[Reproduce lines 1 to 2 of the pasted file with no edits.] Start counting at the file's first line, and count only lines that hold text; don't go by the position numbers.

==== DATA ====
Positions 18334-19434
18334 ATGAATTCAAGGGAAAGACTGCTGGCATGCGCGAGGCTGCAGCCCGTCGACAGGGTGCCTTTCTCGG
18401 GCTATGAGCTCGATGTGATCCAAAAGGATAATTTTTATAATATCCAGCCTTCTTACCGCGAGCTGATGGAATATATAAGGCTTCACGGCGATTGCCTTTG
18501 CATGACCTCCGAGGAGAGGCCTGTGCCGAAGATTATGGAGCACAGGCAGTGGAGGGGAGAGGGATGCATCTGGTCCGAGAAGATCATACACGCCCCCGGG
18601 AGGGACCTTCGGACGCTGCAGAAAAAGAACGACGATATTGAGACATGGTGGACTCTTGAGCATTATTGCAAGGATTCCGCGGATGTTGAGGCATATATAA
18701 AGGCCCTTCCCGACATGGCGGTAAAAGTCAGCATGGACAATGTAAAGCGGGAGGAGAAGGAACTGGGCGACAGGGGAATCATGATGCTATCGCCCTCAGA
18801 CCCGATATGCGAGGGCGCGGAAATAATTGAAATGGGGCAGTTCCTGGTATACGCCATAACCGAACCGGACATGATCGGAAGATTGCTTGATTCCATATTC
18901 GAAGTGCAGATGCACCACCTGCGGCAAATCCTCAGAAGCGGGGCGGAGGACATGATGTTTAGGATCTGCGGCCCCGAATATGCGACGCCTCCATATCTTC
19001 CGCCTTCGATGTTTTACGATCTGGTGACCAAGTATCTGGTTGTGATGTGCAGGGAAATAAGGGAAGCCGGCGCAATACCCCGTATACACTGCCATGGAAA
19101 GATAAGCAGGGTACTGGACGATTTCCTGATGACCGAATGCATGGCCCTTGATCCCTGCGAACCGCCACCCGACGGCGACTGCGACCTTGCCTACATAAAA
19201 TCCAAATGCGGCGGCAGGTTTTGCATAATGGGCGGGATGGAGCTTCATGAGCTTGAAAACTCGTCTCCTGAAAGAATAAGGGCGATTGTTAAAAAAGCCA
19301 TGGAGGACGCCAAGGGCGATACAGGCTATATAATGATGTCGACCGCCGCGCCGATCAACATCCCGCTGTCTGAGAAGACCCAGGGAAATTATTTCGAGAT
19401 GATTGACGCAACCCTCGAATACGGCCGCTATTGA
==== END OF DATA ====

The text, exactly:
Positions 18334-19434
18334 ATGAATTCAAGGGAAAGACTGCTGGCATGCGCGAGGCTGCAGCCCGTCGACAGGGTGCCTTTCTCGG